Why it matters: "The portion of the world's economy that doesn't fit the old model just keeps getting larger."
- "That has major implications for everything from tax law to economic policy to which cities thrive and which cities fall behind."
- "[T]he rules that govern the economy haven’t kept up. This is one of the biggest trends in the global economy that isn’t getting enough attention."
"If you want to understand why this matters, the brilliant new book Capitalism Without Capital by Jonathan Haskel and Stian Westlake is about as good an explanation as I’ve seen."
- "What the book reinforced for me is that lawmakers need to adjust their economic policymaking to reflect these new realities."
Be smart: "Measurement isn’t the only area where we’re falling behind — there are a number of big questions that lots of countries should be debating right now."
- "Are trademark and patent laws too strict or too generous? Does competition policy need to be updated? How, if at all, should taxation policies change? What is the best way to stimulate an economy in a world where capitalism happens without the capital?"
- "We need really smart thinkers and brilliant economists digging into all of these questions."
Bonus: Pic du jour
Russian President Vladimir Putin danced arm-in-arm with Austria’s Foreign Minister Karin Kneissl at her wedding in Vienna yesterday, after receiving an invitation that opposition critics said undermined the West’s stance against Moscow, Reuters reports.
- Kneissl was appointed "by the far-right Freedom Party (FPO) which has a cooperation agreement with Putin’s United Russia party."
4. 🛴 Why scooters provoke such backlash
In the months since electric scooters for rent started cropping up in cities across the country, local governments have scrambled to implement pilot programs with strict limits, Axios' Kia Kokalitcheva writes:
- For some local officials, this is an opportunity to do what they weren’t able to do years ago when ride-hailing companies like Uber and Lyft showed up and flooded their cities with cars.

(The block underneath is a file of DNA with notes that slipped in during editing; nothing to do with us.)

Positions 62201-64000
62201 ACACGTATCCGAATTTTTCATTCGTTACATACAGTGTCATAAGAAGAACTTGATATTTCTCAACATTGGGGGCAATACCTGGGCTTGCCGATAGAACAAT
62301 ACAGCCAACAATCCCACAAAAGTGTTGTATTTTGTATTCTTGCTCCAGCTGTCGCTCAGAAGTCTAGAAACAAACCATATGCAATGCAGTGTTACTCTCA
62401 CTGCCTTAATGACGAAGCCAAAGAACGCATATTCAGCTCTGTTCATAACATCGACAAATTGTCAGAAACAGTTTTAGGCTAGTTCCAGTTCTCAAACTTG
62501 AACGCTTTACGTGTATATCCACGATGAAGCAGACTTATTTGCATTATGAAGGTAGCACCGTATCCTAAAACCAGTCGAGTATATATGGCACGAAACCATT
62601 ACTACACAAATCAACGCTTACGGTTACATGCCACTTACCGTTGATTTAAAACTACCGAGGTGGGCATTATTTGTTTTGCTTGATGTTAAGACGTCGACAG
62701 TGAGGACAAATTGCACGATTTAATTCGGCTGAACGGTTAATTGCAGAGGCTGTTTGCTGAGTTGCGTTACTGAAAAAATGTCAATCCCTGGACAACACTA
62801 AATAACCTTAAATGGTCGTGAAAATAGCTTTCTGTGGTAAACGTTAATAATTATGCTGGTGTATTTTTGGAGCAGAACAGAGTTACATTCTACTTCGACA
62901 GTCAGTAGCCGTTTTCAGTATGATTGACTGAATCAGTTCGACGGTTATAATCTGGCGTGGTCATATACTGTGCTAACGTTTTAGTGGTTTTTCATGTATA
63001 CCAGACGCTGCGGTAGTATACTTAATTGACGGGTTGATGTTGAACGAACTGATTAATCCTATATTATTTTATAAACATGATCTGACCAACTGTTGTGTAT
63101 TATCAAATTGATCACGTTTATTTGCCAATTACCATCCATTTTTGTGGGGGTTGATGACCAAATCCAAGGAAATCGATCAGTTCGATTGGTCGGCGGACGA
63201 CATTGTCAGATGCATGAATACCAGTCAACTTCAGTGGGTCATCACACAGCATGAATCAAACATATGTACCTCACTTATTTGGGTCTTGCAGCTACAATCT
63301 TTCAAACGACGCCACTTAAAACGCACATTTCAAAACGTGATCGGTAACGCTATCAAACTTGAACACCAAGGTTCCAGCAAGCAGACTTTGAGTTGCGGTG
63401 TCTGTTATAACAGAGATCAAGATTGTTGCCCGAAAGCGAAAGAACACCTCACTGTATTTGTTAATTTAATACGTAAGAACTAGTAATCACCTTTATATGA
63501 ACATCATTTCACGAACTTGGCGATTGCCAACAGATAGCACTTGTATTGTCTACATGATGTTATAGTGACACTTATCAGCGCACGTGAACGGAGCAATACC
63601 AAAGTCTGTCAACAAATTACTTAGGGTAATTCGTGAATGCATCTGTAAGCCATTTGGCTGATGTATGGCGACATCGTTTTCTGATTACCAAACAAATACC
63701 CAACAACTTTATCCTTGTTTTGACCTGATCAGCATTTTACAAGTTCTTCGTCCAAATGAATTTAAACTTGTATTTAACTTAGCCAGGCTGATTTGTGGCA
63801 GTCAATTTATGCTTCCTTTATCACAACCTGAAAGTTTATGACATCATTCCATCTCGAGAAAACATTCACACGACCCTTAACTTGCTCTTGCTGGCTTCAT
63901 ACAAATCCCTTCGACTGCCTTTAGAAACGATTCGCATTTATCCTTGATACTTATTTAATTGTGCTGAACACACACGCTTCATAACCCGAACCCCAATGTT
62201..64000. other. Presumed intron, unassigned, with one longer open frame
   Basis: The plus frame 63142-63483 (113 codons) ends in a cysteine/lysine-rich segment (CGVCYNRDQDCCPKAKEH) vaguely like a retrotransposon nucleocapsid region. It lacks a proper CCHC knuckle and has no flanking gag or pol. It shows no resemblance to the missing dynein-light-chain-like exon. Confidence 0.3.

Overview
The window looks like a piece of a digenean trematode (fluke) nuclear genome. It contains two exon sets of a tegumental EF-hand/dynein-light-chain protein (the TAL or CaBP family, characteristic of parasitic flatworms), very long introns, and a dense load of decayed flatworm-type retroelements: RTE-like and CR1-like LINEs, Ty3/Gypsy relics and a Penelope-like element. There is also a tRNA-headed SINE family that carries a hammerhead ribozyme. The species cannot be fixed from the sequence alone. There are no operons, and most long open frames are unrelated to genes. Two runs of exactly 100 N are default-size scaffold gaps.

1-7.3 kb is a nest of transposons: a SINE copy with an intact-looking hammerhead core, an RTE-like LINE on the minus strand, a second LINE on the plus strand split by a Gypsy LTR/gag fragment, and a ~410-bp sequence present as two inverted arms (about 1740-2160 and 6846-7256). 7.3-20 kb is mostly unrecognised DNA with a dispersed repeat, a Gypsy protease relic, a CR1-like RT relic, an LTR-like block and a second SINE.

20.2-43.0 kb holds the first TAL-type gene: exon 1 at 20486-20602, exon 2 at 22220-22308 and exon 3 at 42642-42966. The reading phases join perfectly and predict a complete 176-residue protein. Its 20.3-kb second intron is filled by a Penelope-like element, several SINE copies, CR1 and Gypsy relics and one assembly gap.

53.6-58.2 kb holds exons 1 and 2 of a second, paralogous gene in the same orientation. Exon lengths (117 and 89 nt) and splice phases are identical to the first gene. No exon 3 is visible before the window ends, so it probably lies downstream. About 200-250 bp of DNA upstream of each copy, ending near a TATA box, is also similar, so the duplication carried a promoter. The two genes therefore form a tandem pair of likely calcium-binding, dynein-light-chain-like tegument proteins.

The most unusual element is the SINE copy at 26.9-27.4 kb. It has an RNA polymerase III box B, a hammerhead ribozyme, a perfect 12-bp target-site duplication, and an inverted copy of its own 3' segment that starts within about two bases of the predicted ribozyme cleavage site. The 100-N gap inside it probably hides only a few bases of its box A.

- Some scooter companies haven’t helped themselves by aggressively deploying vehicles (including in San Francisco and Austin) before regulations are in place, and later protesting new rules.
Some of the backlash is undeniably part of a large anti-tech sentiment that’s been growing over the last several years, especially in cities where the industry is creating visible socio-economic divides.
- And there are genuine safety concerns: Residents and city officials have been frustrated with the number of scooters left to block roads, sidewalks, and entrances.
- Many scooter riders also zip along sidewalks instead of bike lanes or streets, despite scooter companies’ claims they try to educate customers how to safely ride.
Be smart: Scooter backlash is getting substantial media coverage, but it’s not as widespread as it appears. Slews of people are scooting. The backlash also exposes the refusal to acknowledge that private cars and public transit are falling short.
5. A third of marriages start online
"In America more than a third of marriages now start with an online match-up," per The Economist's lead editorial:
- Shot: "Research has found that marriages in America between people who meet online are likely to last longer; such couples profess to be happier than those who met offline."
- Chaser: "Negative emotions about body image existed before the internet, but they are amplified when strangers can issue snap judgments on attractiveness. Digital dating has been linked to depression. ... 10% of all newly created dating profiles do not belong to real people."
- What's next: "The internet is the second-most-popular way for Americans to meet people of the opposite sex, and is fast catching up with real-world 'friend of a friend' introductions."
Why it matters: "Romance used to be a distributed activity which took place in a profusion of bars, clubs, churches and offices; now enormous numbers of people rely on a few companies to meet their mate."
- "That hands a small number of coders, tweaking the algorithms that determine who sees whom across the virtual bar, tremendous power to engineer mating outcomes."
6. 🗞 1 fun thing
"The Next Great Fashion Trend Is … Newspapers? Thanks to an advertisement for the streetwear brand Supreme, Monday’s New York Post flew off the stands. How fashion collaborations are, perhaps, making newspapers cool again" — The Wall Street Journal's Jacob Gallagher (subscription):
- "On Monday, the New York Post caused a fracas across New York City as those in the know raced to get a copy."
- "Delivery drivers reported that young people chased down their trucks. Other Post-seekers rose, well before sunrise, to snatch up copies by the bundle."
"For the first time in the Post’s 216-year history, ... its infamous front page ... was upstaged by a stark wraparound advertisement":
- "There wasn’t much to the ad ... from streetwear brand Supreme: just a single, square red 'Supreme' logo."
Be smart: For Axios readers still catching up on skate culture, there's a huge resale ecosystem around Supreme.
- Tate and Gus, two of my Oregon nephews, make good $$ buying Supreme merch online the second it "drops," then re-shipping the goods to strangers for a nice markup. (My sister won't let them fleece their friends.)
"On resale websites, [the $1 paper] was being flipped for over 15 times its face value," the Journal reports.
- "Jesse Angelo, the New York Post’s CEO and publisher, was familiar with Supreme and was 'jazzed' by the idea of working with the [Soho-based] brand when they approached Post Studios."